ARPA-E seeks to change future energy technologies

Friday - 4/30/2010, 8:00pm EDT

Dr. Arun Majumdar, director, ARPA-E

Click to hear the interview

Download mp3

By Dorothy Ramienski
Internet Editor
Federal News Radio

If you've heard of DARPA, the research arm of the Department of Defense, you know that it was instrumental in innovating world-changing technologies, such as the Internet.

Now, there's ARPA-E -- the Advanced Research Project Agency - Energy. It's a brand new part of the Department of Energy, and the Obama Administration is hoping it will facilitate the pioneering of life-changing energy technologies for the 21st century.

Dr. Arun Majumdar is director at ARPA-E and told Federal News Radio that he's excited to get to work.

"I'm having a blast. This is amazing. It's a brand new organization within the Department of Energy [and] this is one of the top priorities for the Secretary . . . and has tremendous support from the administration. I'm really enjoying my interactions with Congress [too] because I call them my board of directors. . . . I am really enjoying discussing with them and reporting to them what's going on, and they're giving me feedback and we're trying to work with that."

He explained they don't do the research themselves, but they do invest in outside teams at universities, national labs and in industry.

"We create programs. For example, we have a program on advanced batteries right now that's ongoing. What we do is we set targets for those batteries -- say, for transportation. This program is called BEEST -- Batteries for Electrical Energy Storage for Transportation. If you look at plug-in vehicles or hybrid vehicles today, they are based on lithium ion batteries . . . but the U.S. has one percent of the market share for manufacturing lithium ion batteries, and we invented them. So, we said that we need to look at technologies of the future which will make today's lithium ion batteries obsolete."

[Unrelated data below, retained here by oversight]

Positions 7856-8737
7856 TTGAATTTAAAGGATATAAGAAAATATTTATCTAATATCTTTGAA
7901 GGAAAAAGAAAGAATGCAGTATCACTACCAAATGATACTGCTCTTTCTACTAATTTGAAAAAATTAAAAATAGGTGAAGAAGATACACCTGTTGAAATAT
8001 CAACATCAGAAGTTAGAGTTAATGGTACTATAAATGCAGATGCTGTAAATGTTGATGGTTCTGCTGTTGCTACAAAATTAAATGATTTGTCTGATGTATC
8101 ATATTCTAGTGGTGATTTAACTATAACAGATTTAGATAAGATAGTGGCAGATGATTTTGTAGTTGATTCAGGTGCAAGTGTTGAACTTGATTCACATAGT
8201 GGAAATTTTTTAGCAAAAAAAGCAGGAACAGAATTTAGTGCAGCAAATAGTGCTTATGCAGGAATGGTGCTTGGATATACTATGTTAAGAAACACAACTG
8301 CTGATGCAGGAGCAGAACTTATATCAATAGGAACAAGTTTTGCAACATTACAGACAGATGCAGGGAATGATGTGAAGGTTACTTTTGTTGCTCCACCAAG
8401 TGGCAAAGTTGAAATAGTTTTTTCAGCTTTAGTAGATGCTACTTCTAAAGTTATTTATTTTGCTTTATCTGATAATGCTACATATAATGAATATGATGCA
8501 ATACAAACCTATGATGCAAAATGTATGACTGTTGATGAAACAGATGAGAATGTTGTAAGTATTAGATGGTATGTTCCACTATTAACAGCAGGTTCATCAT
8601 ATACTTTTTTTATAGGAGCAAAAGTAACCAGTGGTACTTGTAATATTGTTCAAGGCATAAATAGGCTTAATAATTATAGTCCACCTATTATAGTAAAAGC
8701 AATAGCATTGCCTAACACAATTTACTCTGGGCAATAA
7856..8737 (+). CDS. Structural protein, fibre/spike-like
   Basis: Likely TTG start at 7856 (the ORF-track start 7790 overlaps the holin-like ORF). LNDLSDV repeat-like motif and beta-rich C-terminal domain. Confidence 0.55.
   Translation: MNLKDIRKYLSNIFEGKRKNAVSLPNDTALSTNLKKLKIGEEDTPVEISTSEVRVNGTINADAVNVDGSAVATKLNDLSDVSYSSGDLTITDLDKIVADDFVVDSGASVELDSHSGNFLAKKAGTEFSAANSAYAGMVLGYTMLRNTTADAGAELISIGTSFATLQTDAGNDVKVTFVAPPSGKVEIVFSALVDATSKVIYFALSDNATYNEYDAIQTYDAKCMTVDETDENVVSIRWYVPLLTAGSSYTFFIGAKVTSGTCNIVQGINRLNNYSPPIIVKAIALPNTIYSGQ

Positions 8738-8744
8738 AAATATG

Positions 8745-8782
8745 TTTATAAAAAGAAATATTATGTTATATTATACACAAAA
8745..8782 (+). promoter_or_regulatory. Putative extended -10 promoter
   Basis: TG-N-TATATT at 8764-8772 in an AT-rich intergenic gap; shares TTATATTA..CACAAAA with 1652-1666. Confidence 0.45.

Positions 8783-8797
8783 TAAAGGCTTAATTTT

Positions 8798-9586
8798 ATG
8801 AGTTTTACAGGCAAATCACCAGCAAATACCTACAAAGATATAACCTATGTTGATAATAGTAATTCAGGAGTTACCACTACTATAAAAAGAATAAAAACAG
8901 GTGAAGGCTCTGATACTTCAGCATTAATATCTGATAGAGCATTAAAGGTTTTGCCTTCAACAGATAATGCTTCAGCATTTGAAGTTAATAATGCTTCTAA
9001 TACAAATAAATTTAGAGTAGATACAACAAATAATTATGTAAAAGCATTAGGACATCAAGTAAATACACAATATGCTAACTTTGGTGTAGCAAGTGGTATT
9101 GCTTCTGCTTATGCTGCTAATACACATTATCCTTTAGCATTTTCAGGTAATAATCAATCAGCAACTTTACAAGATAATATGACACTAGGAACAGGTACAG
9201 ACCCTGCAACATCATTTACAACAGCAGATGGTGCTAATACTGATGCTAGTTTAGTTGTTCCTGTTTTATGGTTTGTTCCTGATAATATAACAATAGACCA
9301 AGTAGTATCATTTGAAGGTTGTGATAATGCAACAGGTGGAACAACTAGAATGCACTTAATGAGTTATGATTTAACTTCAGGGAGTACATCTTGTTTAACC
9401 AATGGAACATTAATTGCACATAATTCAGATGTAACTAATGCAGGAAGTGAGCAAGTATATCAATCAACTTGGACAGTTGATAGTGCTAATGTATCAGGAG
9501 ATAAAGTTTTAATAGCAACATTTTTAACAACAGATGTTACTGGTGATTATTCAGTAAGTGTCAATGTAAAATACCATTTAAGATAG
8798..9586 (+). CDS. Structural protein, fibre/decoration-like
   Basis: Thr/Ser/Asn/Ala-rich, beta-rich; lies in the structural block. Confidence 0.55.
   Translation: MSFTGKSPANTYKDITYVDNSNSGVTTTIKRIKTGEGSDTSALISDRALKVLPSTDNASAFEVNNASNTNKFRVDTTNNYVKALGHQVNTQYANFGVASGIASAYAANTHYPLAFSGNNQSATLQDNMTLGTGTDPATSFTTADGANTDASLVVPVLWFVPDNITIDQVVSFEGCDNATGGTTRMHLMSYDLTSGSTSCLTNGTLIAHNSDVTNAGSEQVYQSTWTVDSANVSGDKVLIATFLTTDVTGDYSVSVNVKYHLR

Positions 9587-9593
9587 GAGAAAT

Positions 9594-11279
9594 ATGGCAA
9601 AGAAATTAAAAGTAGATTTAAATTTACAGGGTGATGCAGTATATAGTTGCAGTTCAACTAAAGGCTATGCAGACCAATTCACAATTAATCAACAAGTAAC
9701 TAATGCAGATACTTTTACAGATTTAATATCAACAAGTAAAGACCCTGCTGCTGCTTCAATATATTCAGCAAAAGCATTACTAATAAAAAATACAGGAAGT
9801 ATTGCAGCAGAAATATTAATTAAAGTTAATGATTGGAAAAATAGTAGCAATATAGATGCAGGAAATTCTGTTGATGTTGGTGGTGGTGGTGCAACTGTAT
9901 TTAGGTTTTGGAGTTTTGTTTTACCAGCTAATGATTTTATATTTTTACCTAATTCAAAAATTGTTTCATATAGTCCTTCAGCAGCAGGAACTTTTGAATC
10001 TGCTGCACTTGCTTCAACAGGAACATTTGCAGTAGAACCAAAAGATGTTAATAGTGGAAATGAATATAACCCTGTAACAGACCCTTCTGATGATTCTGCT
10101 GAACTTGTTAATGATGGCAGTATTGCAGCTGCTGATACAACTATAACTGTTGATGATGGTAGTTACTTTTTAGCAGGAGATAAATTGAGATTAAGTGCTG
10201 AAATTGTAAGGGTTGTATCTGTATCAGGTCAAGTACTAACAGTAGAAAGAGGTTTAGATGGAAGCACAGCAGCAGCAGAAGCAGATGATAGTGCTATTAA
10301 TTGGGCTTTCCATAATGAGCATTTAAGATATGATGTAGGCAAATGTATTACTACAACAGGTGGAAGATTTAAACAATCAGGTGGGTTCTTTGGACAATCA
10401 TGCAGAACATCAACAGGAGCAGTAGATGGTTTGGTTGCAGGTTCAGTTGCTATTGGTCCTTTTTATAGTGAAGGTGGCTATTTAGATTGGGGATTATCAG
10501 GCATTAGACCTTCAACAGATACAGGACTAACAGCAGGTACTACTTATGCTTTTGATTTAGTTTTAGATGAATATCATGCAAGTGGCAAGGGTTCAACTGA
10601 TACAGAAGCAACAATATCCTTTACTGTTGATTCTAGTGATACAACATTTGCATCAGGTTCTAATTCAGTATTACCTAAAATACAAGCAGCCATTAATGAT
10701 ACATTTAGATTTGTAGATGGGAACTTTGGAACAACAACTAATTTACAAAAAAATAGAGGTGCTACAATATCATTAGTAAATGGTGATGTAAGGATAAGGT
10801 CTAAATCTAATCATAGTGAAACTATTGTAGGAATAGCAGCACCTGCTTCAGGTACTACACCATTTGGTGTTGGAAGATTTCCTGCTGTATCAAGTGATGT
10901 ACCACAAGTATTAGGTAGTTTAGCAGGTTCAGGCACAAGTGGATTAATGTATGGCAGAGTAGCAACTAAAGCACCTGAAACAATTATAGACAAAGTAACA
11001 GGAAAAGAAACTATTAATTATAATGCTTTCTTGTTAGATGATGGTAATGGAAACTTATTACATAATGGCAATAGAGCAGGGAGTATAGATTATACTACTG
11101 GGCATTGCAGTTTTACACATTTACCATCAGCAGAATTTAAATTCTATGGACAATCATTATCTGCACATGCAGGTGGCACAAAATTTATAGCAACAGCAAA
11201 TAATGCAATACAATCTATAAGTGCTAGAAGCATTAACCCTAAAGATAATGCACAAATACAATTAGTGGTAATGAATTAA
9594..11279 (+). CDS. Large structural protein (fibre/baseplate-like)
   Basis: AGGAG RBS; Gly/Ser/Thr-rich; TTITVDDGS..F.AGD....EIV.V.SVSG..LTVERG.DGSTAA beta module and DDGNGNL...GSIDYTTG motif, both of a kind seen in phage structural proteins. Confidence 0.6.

In order to do that, ARPA-E will invest in various different competitive approaches, with the hopes that one or two will eventually be ready for business.

"The next generation, 21st century clean energy economy [is] what we're trying to invest in. So, what we do is we put out a challenge. We [hold] a workshop of the best minds in this country and figure out what is state-of-the-art today, and what's a stretch goal? What could we do, potentially, which we don't know exactly how to do? Let's put the marker a little bit ahead. Communities give us input, and then we create a program based on that."

The programs are precursors to ones like BEEST, which are then funded by ARPA-E. Out of this, it is hoped, a few different competitive approaches will emerge and businesses can then take over.

"We need to create this internal competition in the United States. If you look at the Internet . . . Google, Microsoft, Yahoo are all competing with each other, and that's good, because one of them may be number one, the other may be number two, the other may be number three -- but all three of them are the top three in the world. That's what competition does. So, what the government can do is to create a little bit of the competition and let [people] compete and win in technology and business."

Ultimately, he said, ARPA-E is trying to solve national issues having to do with energy security, energy independence and keeping the United States at the forefront of global technology.

"Everyone has a stake in it. This is not just mine -- or everyone at ARPA-E's -- agency. This is everyone's agency."